Vocabulario arquitectónico en inglés
Un aporte de Helena Sálico.
Acanthus Leaf - Motif in classical architecture found on Corinthian columns
aisle - subsidiary space alongside the body of a building, separated from it by columns, piers, or posts.
Arcade - passage or walkway covered over by a succession of arches or vaults supported by columns. Blind arcade or arcading: the same applied to the wall surface.
Architrave - formalized lintel, the lowest member of the classical entablature. Also the moulded frame of a door or window (often borrowing the profile of a classical architrave).
Atrium - (plural: atria) inner court of a Roman or C20 house; in a multi-storey building, a toplit covered court rising through all storeys.
Attic - small top storey within a roof. The storey above the main entablature of a classical façade.
Baluster - small moulded shaft, square or circular, in stone or wood, sometimes metal, supporting the coping of a parapet or the handrail of a staircase; a series of balusters supporting a handrail or coping.
Basement - lowest, subordinate storey of building often either entirely or partially below ground level; the lowest part of classical elevation, below the piano nobile.
Basilica - originally a Roman, large roofed hall erected for transacting business and disposing of legal matters.; later the term came to describe an aisled building with a clerestory. Medieval cathedral plans were a development of the basilica plan type.
Bas Relief - Shallow carving of figures and landscapes
Belfry Chamber or stage in a tower where bells are hung. The term is also used to describe the manner in which bricks are laid in a wall so that they interlock.
Belvedere - Projection from top of roof; also called cupola
Boutant - type of support. An arc-boutant, or flying buttress, serves to sustain a vault, and is self-sustained by some strong wall or massive work. A pillar boutant is a large chain or jamb of stone, made to support a wall, terrace, or vault. The word is French, and comes from the verb bouter, "to butt" or "abut".
Bullseye window - small oval window, set horizontally.
Circulation - describes the flow of people throughout a building.
Coffer - a sunken panel in the shape of a square, rectangle, or octagon that serves as a decorative device, usually in a ceiling or vault. Also called caissons, or lacunar.
Cornice - upper section of an entablature, a projecting shelf along the top of a wall often supported by brackets.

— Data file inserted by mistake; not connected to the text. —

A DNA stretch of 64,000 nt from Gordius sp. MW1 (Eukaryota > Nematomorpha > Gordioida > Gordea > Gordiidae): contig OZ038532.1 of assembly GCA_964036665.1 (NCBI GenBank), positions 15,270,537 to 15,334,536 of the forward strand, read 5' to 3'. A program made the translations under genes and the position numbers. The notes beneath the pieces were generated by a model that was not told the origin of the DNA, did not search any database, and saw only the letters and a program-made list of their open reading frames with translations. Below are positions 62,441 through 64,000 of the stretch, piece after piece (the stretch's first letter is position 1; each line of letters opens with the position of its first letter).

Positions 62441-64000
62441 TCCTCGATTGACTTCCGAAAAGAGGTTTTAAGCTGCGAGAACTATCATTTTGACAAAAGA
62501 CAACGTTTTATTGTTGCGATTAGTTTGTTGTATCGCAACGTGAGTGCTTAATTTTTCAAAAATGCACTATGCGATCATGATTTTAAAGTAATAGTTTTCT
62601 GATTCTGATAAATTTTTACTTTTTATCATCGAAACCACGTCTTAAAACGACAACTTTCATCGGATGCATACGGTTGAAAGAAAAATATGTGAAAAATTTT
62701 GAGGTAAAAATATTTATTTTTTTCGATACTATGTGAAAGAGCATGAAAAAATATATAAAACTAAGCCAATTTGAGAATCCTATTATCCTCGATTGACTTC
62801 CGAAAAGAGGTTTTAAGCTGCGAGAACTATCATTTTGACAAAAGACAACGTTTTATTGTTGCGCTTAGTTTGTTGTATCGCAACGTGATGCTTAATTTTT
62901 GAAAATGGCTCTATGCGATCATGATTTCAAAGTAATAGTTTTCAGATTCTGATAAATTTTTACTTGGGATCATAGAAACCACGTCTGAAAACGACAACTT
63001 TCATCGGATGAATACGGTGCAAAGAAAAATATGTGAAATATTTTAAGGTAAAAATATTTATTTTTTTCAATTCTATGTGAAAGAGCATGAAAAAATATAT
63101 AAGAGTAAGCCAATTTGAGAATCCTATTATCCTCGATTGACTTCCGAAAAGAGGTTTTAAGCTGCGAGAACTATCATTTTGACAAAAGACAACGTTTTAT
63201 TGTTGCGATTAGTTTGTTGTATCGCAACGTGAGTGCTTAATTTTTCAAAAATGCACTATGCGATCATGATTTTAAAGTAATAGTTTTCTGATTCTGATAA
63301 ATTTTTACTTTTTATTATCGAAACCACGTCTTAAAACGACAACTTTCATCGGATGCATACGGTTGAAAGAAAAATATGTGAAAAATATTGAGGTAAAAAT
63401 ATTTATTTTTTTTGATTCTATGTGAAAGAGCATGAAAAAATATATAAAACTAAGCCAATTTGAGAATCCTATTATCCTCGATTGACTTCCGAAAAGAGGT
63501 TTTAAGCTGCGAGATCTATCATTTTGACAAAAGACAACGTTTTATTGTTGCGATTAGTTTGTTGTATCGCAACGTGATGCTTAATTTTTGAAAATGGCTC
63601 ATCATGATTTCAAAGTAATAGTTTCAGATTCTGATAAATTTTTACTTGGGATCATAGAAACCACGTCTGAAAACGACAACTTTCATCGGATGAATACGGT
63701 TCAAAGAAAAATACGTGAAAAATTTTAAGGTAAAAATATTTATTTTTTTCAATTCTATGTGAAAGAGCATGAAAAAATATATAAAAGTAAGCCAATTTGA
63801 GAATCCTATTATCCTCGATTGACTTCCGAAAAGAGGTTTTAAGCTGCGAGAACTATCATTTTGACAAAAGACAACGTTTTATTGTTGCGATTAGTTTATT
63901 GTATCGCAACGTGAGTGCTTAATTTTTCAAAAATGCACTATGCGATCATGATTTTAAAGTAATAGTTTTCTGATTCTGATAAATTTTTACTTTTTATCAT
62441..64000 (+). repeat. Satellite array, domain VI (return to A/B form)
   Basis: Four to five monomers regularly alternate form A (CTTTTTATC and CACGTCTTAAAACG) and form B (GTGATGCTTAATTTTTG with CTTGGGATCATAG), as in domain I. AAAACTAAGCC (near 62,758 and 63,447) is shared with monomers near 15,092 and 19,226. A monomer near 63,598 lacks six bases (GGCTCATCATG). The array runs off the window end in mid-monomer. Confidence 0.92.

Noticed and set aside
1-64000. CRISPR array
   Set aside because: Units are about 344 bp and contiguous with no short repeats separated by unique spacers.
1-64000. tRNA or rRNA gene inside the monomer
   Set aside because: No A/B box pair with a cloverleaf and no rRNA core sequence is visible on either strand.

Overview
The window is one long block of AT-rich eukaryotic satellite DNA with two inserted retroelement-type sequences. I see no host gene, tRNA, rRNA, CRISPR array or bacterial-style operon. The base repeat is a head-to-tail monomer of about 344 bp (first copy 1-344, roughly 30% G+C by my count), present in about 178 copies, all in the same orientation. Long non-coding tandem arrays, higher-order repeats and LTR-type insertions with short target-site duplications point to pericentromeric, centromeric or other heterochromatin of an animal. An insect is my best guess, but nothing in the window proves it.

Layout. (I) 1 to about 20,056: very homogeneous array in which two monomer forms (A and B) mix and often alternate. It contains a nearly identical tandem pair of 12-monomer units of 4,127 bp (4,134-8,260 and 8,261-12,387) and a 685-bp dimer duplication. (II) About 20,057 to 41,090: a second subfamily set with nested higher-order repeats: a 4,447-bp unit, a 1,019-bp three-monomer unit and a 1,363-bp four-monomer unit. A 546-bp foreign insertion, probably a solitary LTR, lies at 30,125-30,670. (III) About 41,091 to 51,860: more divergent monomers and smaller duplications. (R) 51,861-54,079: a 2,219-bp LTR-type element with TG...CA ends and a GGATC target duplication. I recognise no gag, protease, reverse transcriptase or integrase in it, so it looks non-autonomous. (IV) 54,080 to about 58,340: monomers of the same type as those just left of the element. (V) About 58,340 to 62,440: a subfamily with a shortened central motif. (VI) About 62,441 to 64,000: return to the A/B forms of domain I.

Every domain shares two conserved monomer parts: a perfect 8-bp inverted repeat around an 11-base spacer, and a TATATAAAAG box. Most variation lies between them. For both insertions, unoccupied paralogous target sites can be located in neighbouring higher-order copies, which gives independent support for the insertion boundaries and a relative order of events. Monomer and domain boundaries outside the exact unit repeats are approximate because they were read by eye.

Dodecastyle - temple where the portico has twelve columns in front, as in the portico added to the Temple of Demeter at Eleusis, designed by Philo, the architect of the arsenal at the Peiraeus.
Doric order - one of the three orders or organisational systems of Ancient Greek or classical architecture characterised by columns which stood on the flat pavement of a temple without a base, their vertical shafts fluted with parallel concave grooves topped by a smooth capital that flared from the column to meet a square abacus at the intersection with the horizontal beam that they carried.
Dormer - a structural element of a building that protrudes from the plane of a sloping roof surface. Dormers are used, either in original construction or as later additions, to create usable space in the roof of a building by adding headroom and usually also by enabling addition of windows.
Eaves - Lowest projecting part of a sloped roof
Entablature - Horizontal detailing above a classical column and below a pediment, consisting of cornice, frieze and architrave.
Flying buttress - a specific type of buttress usually found on a religious building such as a cathedral.
Frieze - Band (often decorative) below cornice
gable - a triangular portion of a wall between the edges of a sloping roof
Gazebo - a freestanding pavilion structure often found in parks, gardens and public areas
Keystone (architecture) - the architectural piece at the crown of a vault or arch and marks its apex, locking the other pieces into position.
Lancet window - Window with a pointed arch
Lintel (architecture) - a horizontal block that spans the space between two supports
Loggia - a gallery formed by a colonnade open on one or more sides. The space is often located on an upper floor of a building overlooking an open court or garden.
Mansard roof - a curb roof in which each face has two slopes, the lower one steeper than the upper. [f. F mansarde (F. M~, architect, d. 1666)]
molding (molding) - decorative finishing strip.
Mullion - vertical bar of wood, metal or stone which divides a window into two or more parts (cf. transom).
Ogee - Molding with both concave and convex curves
Pediment - (Gr. ἀετός, Lat. fastigium, Fr. ponton), in classic architecture the triangular-shaped portion of the wali above the cornice which formed the termination of the roof behind it. The projecting mouldings of the cornice which surround it enclose the tympanum, which is sometimes decorated with sculpture.
Piano nobile - the principal floor of a large house, built in the style of renaissance architecture
Portico - a series of columns or arches in front of a building, generally as a covered walkway.
Revolving Door - an entrance door for excluding drafts from an interior of a building. A revolving door typically consists of three or four doors that hang on a center shaft and rotate around a vertical axis within a round enclosure.
Transom - horizontal element in a window (cf. mullion) or above a door but within its vertical frame.
Tympanum - the triangular space enclosed between the horizontal cornice of the entablature and the sloping cornice of the pediment. Though sometimes left plain, it is often decorated (Greek τύμπανον, from τύπτειν, to strike).
Veranda - Porch that runs along front or side of a building; supported by pillars or columns.
Volute - Scroll shape found on Ionic capital.
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